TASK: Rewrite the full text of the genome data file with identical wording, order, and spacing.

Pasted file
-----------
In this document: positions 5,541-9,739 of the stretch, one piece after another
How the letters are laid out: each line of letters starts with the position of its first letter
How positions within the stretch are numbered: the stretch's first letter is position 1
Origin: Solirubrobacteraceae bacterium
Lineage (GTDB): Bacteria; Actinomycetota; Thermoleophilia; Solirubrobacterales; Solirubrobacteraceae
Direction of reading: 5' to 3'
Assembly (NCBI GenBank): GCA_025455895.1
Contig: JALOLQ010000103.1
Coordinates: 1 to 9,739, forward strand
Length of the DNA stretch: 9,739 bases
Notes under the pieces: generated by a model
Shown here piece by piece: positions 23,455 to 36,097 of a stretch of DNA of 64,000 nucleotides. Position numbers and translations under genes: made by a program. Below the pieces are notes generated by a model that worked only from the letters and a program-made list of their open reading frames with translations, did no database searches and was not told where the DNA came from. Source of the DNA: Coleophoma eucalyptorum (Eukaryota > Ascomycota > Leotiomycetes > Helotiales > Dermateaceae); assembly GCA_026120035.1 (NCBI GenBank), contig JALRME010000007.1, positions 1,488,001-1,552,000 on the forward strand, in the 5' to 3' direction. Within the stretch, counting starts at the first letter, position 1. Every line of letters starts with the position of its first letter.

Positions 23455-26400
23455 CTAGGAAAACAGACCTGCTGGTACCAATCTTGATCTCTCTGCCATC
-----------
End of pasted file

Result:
In this document: positions 5,541-9,739 of the stretch, one piece after another
How the letters are laid out: each line of letters starts with the position of its first letter
How positions within the stretch are numbered: the stretch's first letter is position 1
Origin: Solirubrobacteraceae bacterium
Lineage (GTDB): Bacteria; Actinomycetota; Thermoleophilia; Solirubrobacterales; Solirubrobacteraceae
Direction of reading: 5' to 3'
Assembly (NCBI GenBank): GCA_025455895.1
Contig: JALOLQ010000103.1
Coordinates: 1 to 9,739, forward strand
Length of the DNA stretch: 9,739 bases
Notes under the pieces: generated by a model
Shown here piece by piece: positions 23,455 to 36,097 of a stretch of DNA of 64,000 nucleotides. Position numbers and translations under genes: made by a program. Below the pieces are notes generated by a model that worked only from the letters and a program-made list of their open reading frames with translations, did no database searches and was not told where the DNA came from. Source of the DNA: Coleophoma eucalyptorum (Eukaryota > Ascomycota > Leotiomycetes > Helotiales > Dermateaceae); assembly GCA_026120035.1 (NCBI GenBank), contig JALRME010000007.1, positions 1,488,001-1,552,000 on the forward strand, in the 5' to 3' direction. Within the stretch, counting starts at the first letter, position 1. Every line of letters starts with the position of its first letter.

Positions 23455-26400
23455 CTAGGAAAACAGACCTGCTGGTACCAATCTTGATCTCTCTGCCATC